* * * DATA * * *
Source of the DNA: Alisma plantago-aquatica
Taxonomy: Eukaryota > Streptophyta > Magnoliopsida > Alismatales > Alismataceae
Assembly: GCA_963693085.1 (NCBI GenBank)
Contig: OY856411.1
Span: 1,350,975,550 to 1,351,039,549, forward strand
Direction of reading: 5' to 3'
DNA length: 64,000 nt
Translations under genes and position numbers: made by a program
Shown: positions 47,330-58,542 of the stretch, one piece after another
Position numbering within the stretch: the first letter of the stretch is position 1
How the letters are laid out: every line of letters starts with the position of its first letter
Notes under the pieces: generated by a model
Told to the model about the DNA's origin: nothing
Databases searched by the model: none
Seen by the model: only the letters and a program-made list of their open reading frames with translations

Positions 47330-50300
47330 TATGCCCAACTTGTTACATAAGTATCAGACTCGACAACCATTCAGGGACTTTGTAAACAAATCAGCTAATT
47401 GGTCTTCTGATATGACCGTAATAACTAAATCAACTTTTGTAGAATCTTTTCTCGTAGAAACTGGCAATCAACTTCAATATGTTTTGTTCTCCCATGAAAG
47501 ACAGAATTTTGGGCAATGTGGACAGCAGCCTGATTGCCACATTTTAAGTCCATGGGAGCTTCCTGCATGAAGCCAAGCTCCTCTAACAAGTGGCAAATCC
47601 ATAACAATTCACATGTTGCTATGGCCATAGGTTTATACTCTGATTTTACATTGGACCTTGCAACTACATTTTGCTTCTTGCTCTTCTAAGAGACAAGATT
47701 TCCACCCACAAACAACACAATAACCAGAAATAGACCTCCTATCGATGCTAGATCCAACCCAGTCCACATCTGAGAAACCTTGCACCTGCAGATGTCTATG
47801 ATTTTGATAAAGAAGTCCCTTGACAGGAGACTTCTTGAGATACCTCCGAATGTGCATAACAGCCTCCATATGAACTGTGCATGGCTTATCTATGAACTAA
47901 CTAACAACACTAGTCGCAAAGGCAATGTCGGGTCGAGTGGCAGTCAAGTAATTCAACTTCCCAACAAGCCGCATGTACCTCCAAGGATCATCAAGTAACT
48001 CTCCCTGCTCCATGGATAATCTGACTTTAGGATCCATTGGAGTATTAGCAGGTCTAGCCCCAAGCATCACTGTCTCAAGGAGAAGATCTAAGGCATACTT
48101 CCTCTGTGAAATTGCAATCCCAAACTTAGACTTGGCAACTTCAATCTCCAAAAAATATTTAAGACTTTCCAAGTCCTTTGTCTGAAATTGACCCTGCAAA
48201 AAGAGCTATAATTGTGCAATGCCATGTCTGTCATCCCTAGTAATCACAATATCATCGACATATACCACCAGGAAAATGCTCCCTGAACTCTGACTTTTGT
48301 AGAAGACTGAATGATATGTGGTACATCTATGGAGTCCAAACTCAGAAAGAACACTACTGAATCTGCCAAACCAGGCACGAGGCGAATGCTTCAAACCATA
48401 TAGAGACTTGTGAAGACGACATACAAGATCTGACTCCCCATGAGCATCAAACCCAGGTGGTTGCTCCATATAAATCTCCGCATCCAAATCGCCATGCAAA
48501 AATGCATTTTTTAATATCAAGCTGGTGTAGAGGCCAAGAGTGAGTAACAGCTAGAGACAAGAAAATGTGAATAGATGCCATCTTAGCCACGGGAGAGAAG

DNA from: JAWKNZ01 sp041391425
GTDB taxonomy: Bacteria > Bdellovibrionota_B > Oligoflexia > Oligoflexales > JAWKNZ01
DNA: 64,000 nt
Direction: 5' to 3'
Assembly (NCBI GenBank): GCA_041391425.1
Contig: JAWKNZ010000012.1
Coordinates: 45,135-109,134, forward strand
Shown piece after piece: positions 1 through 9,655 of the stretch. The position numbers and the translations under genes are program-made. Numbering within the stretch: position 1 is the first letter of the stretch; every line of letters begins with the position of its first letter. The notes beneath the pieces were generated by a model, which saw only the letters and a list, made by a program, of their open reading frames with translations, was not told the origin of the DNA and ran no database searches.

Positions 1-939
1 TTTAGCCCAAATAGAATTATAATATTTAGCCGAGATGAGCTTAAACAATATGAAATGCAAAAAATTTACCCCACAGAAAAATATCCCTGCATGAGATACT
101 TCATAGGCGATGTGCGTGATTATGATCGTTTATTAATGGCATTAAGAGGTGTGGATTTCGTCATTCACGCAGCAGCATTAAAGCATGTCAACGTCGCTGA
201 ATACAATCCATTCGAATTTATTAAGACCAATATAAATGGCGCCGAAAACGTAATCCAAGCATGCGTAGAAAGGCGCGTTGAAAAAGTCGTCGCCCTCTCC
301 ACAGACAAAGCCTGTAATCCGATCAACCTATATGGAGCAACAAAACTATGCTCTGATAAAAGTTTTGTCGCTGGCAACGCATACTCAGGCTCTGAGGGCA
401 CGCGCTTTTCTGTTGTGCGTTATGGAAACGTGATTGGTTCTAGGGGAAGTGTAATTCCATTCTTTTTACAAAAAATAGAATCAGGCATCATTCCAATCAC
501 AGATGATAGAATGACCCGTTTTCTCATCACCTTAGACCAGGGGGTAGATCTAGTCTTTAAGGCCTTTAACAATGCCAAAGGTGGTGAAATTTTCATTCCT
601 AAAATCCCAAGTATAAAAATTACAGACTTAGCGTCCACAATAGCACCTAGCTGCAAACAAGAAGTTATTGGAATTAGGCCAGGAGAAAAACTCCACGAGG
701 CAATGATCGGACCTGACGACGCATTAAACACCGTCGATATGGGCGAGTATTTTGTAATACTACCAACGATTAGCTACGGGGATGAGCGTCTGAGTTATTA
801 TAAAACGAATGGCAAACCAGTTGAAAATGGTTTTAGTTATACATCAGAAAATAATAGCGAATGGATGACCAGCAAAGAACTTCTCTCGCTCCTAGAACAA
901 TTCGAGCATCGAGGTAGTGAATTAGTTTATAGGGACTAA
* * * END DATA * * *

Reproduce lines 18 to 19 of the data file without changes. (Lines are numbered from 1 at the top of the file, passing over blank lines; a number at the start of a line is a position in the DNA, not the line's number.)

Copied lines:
47401 GGTCTTCTGATATGACCGTAATAACTAAATCAACTTTTGTAGAATCTTTTCTCGTAGAAACTGGCAATCAACTTCAATATGTTTTGTTCTCCCATGAAAG
47501 ACAGAATTTTGGGCAATGTGGACAGCAGCCTGATTGCCACATTTTAAGTCCATGGGAGCTTCCTGCATGAAGCCAAGCTCCTCTAACAAGTGGCAAATCC